A PRINCIPAL tenet of realism is that disorder is worse than injustice, since injustice merely means the world is imperfect, whereas disorder can mean there is no justice for anyone. President Bashar al-Assad of Syria has tested this thesis to an unbearable extent. The degree of injustice he has perpetrated can be equated with crimes against humanity. Hundreds of thousands have been killed in a half-decade-old civil war, both ignited and perpetuated by Assad’s regime—not to mention the millions of refugees and regional chaos his rule has spawned in the Middle East and Europe. But an excruciating fact confronts us: it does not necessarily follow that his departure would improve the situation, at least at this juncture. Syria, to put it mildly, is in great disorder. Assad’s abdication could both deepen and broaden that disorder, if it has any effect at all.
Don’t ever assume that things cannot get worse. Assad remains a secular ruler from a minority group, whose forces and allied criminal bands still control more of the Syrian heartland than any other warlord. These are not altogether negative attributes, given Syria’s level of anarchy and the plethora of Islamic extremist outfits operating in that environment. His departure, rather than leading directly or indirectly to peace, would more likely raise the stakes for those already vying for supremacy. Rebels would not surrender their guns at the sight of his removal—they would have even more cause to keep fighting for each patch of ground. Damascus, in such a circumstance, could quickly descend into another version of the humanitarian hell that is Aleppo, as various rebel groups battle over the frightful carcass of what was once Syria. Fanciful descriptions of Assad ceding command, even as the Alawite power structure survives to provide transitional stability, entirely miss the point: The Alawite state itself may be synonymous with the very person of Assad, who assumed power in 2000 precisely because it was only he who could unite the various factions of the regime built by his father, Hafez al-Assad. Quite possibly, Bashar al-Assad is the state, or what’s left of it. In any case, an outside power demonstrably acting to dislodge him would have to assume moral and political responsibility for the consequences, which might include a variety of dire outcomes: some ethnic cleansing of the Alawites; the slaughter of more Christians; and the eventual establishment of a Sunni jihadist regime in Damascus more hostile than Assad to Israel and Jordan, both U.S. allies.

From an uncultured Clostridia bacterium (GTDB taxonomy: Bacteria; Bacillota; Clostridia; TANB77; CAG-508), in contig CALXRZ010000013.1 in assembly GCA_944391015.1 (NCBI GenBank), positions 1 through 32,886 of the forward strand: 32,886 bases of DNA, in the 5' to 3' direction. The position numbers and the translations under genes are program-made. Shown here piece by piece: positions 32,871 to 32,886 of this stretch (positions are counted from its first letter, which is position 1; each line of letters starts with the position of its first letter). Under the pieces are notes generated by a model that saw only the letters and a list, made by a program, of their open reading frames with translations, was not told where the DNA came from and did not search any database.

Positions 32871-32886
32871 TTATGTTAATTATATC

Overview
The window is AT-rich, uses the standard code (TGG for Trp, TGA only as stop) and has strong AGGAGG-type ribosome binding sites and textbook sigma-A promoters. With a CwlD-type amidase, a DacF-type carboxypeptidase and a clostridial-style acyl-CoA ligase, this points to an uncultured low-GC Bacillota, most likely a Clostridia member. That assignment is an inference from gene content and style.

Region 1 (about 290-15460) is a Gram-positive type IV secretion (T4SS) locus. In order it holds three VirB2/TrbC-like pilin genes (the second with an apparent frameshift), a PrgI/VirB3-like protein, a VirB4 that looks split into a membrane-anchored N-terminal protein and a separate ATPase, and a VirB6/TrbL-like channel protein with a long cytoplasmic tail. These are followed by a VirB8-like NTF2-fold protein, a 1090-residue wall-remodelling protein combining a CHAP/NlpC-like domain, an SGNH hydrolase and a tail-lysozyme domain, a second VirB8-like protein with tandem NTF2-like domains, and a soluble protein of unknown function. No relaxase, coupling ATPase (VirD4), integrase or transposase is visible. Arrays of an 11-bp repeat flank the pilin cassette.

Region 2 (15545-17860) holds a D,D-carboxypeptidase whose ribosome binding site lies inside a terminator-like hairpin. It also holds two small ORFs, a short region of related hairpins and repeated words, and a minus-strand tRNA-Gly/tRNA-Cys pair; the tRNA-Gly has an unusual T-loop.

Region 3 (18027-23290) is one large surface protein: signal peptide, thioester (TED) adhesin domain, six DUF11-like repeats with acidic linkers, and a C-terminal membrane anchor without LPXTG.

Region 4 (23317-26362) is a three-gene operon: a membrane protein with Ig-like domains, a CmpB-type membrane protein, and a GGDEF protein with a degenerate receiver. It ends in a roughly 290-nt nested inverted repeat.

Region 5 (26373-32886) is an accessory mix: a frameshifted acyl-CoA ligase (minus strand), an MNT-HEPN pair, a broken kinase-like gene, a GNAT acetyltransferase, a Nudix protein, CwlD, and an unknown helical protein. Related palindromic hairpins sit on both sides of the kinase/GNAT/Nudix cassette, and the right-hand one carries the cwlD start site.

THE FACT that Russia and Iran are acting, in effect, to prevent such a cascade of events is ironic, but hardly unprecedented. It is an irony that the Israelis can appreciate: The disengagement accords Henry Kissinger negotiated between Israel and the elder Assad regime in the mid-1970s constituted, for all practical purposes, a peace treaty that lasted for over thirty-five years until the present civil war. Who says the Israelis have not found the Assads useful? They may still do.
Moreover, the notion that there is a beneficent negotiated settlement lurking somewhere on the horizon that will lead Assad into exile completely misunderstands the nature of his dictatorship. Assad is complicit in the killing of hundreds of thousands in order to stay in power—not to give it up! He can’t give up. He is trapped. There are likely layers of people around him whose own lives are dependent on him staying in power. Dictators fall when, usually through illness or age, they lose the all-consuming will to remain in control. Both the shah of Iran and Nicolae Ceaușescu of Romania were physically failing when they were toppled. They were only shadows of the men that they had been only a few years earlier. Hosni Mubarak of Egypt, already in his eighties, was psychologically devastated by the abrupt death of a grandson two years before the Arab Spring, and was never the same afterward, according to those close to him.
Assad, by contrast, is a mere stripling at fifty-one, and he may have a surge of adrenaline having survived so many years after the world assumed he’d be toppled. Russia’s entry into the war can only have improved his morale. His father, who himself had killed tens of thousands of civilians for the sake of remaining in power, would be proud of him, he must now think. This is not a man about to resign from office in an age of the International Criminal Court. Quite the contrary: better to fight on in a rump Alawite state. From his point of view, there would be more honor in such a path.